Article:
The Evolution of Maximum Body Size of Terrestrial Mammals

TitleThe Evolution of Maximum Body Size of Terrestrial Mammals
Publication TypeJournal Article
Year of Publication2010
AuthorsSmith FA, Boyer AG, Brown JH, Costa D, Dayan T, Ernest SKM, Evans A, Fortelius M, Gittleman J, Hamilton M, Harding L, Lintulaakso K, Lyons KS, McCain C, Okie J, Saarinen J, Sibly R, Stephens P, Theodor J, Uhen M
Refereed DesignationRefereed
JournalScience
Volume330
Pages1216-219
Keywordsevolution, macroecology, mammals, maximum size
Full Text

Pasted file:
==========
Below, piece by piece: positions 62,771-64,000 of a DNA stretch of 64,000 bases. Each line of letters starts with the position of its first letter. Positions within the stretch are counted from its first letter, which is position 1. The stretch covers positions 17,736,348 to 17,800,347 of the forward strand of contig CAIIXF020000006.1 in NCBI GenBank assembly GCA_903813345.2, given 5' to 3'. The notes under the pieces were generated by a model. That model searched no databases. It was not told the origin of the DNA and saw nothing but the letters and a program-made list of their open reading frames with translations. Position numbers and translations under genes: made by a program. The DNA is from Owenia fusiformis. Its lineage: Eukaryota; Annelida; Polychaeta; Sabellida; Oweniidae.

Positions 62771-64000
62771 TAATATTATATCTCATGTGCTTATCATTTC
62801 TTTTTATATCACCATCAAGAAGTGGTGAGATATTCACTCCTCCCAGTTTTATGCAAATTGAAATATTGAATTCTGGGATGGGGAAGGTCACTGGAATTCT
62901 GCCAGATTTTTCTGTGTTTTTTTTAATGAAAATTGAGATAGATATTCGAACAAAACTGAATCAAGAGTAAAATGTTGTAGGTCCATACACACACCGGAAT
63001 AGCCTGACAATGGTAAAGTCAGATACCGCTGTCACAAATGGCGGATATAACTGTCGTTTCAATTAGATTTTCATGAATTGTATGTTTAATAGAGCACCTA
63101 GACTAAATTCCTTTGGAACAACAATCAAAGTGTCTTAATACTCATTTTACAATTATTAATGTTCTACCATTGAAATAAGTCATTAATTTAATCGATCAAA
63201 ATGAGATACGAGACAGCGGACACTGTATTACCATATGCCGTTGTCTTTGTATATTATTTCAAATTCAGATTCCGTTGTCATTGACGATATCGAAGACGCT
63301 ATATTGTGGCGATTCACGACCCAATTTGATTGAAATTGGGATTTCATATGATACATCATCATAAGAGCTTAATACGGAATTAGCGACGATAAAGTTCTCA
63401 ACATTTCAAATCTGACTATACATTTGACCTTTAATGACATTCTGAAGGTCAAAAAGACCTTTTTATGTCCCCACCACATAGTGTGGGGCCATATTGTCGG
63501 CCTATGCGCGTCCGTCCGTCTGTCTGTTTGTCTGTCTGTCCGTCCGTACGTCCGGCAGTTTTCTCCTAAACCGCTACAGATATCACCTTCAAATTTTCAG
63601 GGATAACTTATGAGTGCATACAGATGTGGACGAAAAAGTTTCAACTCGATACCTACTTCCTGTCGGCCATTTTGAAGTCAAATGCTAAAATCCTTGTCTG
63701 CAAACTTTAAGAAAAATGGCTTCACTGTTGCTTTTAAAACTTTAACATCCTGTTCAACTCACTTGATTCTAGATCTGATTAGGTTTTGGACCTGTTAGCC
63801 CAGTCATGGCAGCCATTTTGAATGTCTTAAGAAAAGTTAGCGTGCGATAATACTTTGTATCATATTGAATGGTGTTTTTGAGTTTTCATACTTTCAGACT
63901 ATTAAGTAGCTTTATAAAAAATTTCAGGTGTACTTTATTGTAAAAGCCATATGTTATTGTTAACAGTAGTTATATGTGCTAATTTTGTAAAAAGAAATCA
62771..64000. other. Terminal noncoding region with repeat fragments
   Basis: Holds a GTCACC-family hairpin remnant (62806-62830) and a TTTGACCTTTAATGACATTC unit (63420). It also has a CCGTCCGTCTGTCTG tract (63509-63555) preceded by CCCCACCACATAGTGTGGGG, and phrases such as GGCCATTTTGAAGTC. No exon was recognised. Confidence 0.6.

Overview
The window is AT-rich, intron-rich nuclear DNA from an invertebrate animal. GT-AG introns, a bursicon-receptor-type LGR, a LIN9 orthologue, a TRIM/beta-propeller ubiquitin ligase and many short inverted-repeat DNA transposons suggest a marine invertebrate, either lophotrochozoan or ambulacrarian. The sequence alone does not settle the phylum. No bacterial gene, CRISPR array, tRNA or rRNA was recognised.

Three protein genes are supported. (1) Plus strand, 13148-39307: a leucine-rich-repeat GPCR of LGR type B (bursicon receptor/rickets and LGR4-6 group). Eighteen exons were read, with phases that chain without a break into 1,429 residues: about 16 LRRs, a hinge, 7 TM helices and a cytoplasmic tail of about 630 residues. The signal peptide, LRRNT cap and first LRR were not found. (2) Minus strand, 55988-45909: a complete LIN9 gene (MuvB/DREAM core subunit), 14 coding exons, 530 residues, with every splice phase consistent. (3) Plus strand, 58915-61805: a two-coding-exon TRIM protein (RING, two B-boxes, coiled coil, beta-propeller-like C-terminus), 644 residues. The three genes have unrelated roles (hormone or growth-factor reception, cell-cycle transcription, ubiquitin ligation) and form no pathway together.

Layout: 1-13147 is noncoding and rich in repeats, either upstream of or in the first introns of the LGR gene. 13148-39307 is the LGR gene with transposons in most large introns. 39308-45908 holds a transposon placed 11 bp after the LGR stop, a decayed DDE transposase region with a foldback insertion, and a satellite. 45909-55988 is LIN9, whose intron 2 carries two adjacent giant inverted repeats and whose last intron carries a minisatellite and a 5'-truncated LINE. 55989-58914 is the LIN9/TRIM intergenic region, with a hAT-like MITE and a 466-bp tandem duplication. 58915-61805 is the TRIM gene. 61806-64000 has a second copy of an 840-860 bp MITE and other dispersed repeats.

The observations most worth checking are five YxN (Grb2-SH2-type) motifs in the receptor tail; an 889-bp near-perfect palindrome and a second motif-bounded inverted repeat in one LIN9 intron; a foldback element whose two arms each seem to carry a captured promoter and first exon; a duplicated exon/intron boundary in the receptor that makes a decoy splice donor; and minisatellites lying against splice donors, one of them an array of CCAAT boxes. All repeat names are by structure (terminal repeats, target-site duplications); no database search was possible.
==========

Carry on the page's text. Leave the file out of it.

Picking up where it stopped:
The extinction of dinosaurs at the Cretaceous/Paleogene (K/Pg) boundary was the seminal event that opened the door for the subsequent diversification of terrestrial mammals. Our compilation of maximum body size at the ordinal level by sub-epoch shows a near-exponential increase after the K/Pg. On each continent, the maximum size of mammals leveled off after 40 million years ago and thereafter remained approximately constant. There was remarkable congruence in the rate, trajectory, and upper limit across continents, orders, and trophic guilds, despite differences in geological and climatic history, turnover of lineages, and ecological variation. Our analysis suggests that although the primary driver for the evolution of giant mammals was diversification to fill ecological niches, environmental temperature and land area may have ultimately constrained the maximum size achieved.